var m = RegExp(r.map(function(i) {             // Create the regex
var e = c.indexOf(i);                         // Check if the character is found before
if (e > 0)                                    // If so
return "\\" + e;                             // Append the back reference to the regex
else {                                        // If not
c.push(i);                                   // Append the character to the array
return "(.+)";                               // Append a capturing group to the regex
}
}).join("")).exec(b);                          // Execute the regex
if (m != null)                                 // If the pattern matches the string
return r.map(function(x) {                    // Replace each letter
return m[c.indexOf(x)];                      // With the corresponding substring
}).join(":");                                 // And join them with ":"
else                                           // If there is no match
return ":(";                                  // Return ":("
}



Brachylog, 35 bytes

sᵗ~cᵗXlᵛ∧Xzdz≠ʰ∧Xt~ṇ{Ḷ∧":"|}ᵐ.∨":("


Try it online!

On not-quite-small inputs, very slow. I-haven't-actually-done-the-sixth-test-case-but-not-for-lack-of-trying slow. (Probably owing to brute-forcing every partition of every substring, starting with the largest, and then checking if it's a match.) Takes input as a list [pattern,string].

Condensed and divided explanation:

sᵗ~cᵗX

X is the pattern paired with a partition of a substring of the input string.

lᵛ

The pattern and the partition have the same number of elements.

Xzdz≠ʰ

No two unique pattern char, matched substring pairs share a pattern character. That is, no pattern character maps to multiple substrings, although multiple pattern characters may map to one substring.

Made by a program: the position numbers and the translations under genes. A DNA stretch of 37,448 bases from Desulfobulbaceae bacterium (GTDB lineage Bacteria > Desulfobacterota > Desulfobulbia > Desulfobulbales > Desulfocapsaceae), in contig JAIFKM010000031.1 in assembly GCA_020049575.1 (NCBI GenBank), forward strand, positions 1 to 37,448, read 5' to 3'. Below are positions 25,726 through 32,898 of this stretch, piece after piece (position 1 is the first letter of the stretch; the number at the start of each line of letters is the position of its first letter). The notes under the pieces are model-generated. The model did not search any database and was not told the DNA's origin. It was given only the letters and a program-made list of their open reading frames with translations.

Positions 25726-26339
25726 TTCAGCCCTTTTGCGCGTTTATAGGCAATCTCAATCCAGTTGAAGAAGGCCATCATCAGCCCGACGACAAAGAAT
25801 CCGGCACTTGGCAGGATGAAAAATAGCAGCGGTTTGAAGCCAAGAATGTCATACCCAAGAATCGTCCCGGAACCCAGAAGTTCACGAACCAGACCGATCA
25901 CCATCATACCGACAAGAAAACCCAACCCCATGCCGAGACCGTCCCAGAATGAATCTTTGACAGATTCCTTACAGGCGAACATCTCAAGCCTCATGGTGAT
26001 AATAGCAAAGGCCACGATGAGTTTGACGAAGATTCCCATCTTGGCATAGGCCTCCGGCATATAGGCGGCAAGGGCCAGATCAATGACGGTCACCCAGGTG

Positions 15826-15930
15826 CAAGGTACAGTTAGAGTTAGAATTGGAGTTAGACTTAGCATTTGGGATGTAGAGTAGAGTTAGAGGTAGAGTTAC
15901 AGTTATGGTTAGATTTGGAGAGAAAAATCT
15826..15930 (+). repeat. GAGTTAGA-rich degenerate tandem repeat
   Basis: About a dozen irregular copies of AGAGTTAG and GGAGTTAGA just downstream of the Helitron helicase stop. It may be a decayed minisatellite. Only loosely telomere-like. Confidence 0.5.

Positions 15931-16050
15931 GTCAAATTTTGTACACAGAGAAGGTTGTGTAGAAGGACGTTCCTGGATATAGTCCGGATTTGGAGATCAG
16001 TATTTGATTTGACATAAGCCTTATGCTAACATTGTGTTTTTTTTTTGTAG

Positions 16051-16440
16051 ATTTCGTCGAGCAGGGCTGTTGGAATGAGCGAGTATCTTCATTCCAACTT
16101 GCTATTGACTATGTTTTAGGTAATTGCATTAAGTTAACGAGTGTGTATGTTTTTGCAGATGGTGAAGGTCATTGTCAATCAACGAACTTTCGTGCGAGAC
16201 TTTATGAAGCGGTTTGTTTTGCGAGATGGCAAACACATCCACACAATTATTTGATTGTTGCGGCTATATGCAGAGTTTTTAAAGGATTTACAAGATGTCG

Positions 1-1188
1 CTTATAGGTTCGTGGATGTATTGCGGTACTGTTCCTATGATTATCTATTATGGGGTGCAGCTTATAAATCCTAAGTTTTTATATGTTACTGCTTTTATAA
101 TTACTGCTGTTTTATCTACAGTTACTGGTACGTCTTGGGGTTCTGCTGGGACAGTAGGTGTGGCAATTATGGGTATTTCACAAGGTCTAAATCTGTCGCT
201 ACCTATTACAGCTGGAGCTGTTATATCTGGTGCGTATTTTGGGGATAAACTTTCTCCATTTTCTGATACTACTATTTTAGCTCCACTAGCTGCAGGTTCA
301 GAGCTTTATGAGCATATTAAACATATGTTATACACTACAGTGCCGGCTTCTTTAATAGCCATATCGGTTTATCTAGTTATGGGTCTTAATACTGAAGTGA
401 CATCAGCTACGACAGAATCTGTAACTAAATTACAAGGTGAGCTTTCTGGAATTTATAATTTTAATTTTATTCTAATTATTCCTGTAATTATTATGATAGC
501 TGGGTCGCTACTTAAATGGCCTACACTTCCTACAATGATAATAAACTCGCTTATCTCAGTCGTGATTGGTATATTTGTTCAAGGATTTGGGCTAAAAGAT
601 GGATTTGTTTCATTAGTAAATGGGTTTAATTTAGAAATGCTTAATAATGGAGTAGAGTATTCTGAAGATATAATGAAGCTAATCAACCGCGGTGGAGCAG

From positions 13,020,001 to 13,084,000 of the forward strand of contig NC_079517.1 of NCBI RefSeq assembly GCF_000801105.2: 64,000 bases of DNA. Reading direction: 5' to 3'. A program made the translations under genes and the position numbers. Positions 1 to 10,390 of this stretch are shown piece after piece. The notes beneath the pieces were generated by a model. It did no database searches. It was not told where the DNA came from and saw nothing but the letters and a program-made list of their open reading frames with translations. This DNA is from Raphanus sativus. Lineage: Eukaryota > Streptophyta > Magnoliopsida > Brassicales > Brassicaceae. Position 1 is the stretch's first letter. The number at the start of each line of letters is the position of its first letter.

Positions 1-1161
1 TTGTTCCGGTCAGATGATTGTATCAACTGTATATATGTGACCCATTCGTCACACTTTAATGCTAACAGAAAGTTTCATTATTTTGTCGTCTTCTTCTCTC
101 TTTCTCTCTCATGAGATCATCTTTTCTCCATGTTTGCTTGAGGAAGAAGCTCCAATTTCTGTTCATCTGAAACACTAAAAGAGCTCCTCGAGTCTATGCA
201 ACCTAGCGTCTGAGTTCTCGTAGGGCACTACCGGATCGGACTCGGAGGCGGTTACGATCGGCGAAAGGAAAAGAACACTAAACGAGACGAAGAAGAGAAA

Xt~ṇ{Ḷ∧":"|}ᵐ.∨":("

The output is the elements of the partition joined by colons, unless something couldn't be done, in which case it's :( instead.

Monolithic explanation:

                                       The input
ᵗ  ᵗ                                  with its last element replaced with
~c                                   a list which concatenates to
s                                      a substring of it
X                                 is X,
ᵛ                               the elements of which all have the same
l                                length.
∧                              And,
X                             X
z                            zipped
d                           with duplicate pairs removed
z                          and zipped back
ʰ                        has a first element
≠                         with no duplicate values.
∧                       Furthermore,
t                     the last element of
X                      X
~ṇ                   with its elements joined by newlines
{      }ᵐ          where each character of the joined string
Ḷ                 is a newline
∧                and
|            is replaced with
":"             a colon
|            or is passed through unchanged
.         is the output.
∨        If doing any part of that is impossible,
the output is
":("    ":(".

• It's been more than an hour and it still hasn't done the sixth test case... maybe it actually doesn't work? It's using more than its share of processor... – Unrelated String Apr 25 at 1:03
• Okay, either I underestimated the time complexity of using multiple layers of hard brute force, or this is broken in some way, because it still hasn't done the sixth test case – Unrelated String Apr 25 at 2:45
• I've shut it down now because if it takes three hours I'm not sure how much longer I'm willing to wait – Unrelated String Apr 25 at 3:23